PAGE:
Lessons learned on early electric vehicle fast-charging deployments

Published: 2018.08.01

Michael Nicholas and Dale Hall

This white paper provides an overview of electric vehicle fast charging installed around the world and the lessons to be learned thus far. We review future-looking studies in the context of current deployments to interpret what the future might hold for the number of fast chargers needed going forward. Finally, we examine charging power, grid constraints, installation costs, and business models.

Among our findings are the following:

Fast charging needs will vary from region to region and the ratio of vehicles per charger will change over time. It is clear that fast charging is an extremely flexible resource that is currently being used in a variety of roles from accessing far away destinations to a replacement for level 2 charging at home, work and other public locations. Different regions will follow different trajectories, such as the idealized possibilities in the figure below, based on the differences in access to other charging types and on driving patterns. Along these trajectories, the number of BEVs that one fast charger supports changes over time within a region: initially there will be fewer vehicles per charger in order to achieve geographic coverage, with the ratio gradually approaching an equilibrium with more vehicles per charger as utilization increases.

fast charging availability by BEV and population
Fast chargers needed to respond to different market conditions over time.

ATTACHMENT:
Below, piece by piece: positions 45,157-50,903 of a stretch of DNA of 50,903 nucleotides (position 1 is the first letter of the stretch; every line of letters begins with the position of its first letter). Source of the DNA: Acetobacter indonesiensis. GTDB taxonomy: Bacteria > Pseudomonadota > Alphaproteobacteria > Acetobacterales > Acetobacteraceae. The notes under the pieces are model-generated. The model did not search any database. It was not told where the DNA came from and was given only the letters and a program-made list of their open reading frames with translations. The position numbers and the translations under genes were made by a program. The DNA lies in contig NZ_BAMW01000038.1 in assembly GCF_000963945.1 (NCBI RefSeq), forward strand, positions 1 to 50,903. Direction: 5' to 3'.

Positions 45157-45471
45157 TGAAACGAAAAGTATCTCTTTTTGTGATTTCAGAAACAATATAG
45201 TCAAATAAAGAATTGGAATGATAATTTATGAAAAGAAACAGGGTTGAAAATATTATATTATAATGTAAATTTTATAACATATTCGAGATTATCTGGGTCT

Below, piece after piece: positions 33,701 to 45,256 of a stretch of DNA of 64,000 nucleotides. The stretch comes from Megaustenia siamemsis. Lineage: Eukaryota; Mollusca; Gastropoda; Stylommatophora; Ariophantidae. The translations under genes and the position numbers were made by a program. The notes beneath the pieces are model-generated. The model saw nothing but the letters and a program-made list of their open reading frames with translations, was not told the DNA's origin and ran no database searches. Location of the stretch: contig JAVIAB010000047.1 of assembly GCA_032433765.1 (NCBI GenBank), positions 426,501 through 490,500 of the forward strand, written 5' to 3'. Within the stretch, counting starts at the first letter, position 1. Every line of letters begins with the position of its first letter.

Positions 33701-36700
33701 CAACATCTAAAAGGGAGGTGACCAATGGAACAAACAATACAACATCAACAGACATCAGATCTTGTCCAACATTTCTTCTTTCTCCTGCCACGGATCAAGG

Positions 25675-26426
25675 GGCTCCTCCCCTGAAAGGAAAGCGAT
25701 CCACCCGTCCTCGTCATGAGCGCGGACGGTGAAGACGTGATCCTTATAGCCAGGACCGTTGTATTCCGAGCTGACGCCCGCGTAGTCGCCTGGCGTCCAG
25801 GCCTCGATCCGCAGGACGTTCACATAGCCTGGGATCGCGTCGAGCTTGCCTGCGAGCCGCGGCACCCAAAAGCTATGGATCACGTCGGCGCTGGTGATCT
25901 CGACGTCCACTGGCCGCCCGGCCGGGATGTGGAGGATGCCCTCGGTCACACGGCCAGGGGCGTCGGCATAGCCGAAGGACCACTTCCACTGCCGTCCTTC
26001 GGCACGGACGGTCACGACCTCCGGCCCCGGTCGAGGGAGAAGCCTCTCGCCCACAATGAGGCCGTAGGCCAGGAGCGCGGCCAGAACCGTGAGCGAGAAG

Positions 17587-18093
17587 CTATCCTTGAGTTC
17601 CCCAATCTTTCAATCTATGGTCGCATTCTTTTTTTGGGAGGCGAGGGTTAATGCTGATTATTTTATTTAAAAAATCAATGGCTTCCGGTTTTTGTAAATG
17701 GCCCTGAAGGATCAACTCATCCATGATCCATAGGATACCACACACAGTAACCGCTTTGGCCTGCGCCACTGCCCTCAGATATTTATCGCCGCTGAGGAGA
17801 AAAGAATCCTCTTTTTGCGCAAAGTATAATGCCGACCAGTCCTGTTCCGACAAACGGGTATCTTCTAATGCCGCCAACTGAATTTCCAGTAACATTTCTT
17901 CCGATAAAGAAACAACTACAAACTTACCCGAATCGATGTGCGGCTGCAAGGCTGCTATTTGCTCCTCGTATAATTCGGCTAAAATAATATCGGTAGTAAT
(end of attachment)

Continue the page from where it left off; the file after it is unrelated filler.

Utility upgrade and installation costs are very low in some cases. Sufficient electrical capacity exists in many places if installers are flexible with location. Spare transformer and distribution capacity is likely to exist in cities and urban areas for lower-power fast chargers of 50 kW.  Transformer upgrades become more likely with higher power 350 kW chargers or groups of chargers and those transformer upgrades generally cost $5,000 to $30,000 per fast charger. Lower cost per fast charger can be achieved by siting chargers at the same location at fast charging plazas. Large groups of very high-power fast chargers are more likely to trigger upgrades not just to transformers, but to the distribution lines from a substation to a site, increasing costs dramatically. 

The business case for fast charging is promising, but uncertain. The business case for fast charging depends on many factors, but can be profitable at high utilization and a reasonable markup on electricity cost.  However, the willingness for a customer to pay for fast charging is determined by the price of a gasoline alternative or the price of other charging. At low utilization, especially in an early market, the business case is challenging and financial support may be needed to encourage network expansion. Highway and rural sites are more likely to see lower utilization but may be important to encourage market growth and build range confidence. Urban sites are the most likely to have higher utilization as they can take on a variety of charging roles to support nearby customers. To improve the business case, high-performing sites can support low performing sites if they are part of a network. Additionally, automakers themselves are providing direct investment for fast chargers to confer greater value on their vehicles. Finally, fast charging seems to have a promising business case for electric vehicles in transportation network companies due to high mileage demands and high fast charger utilization.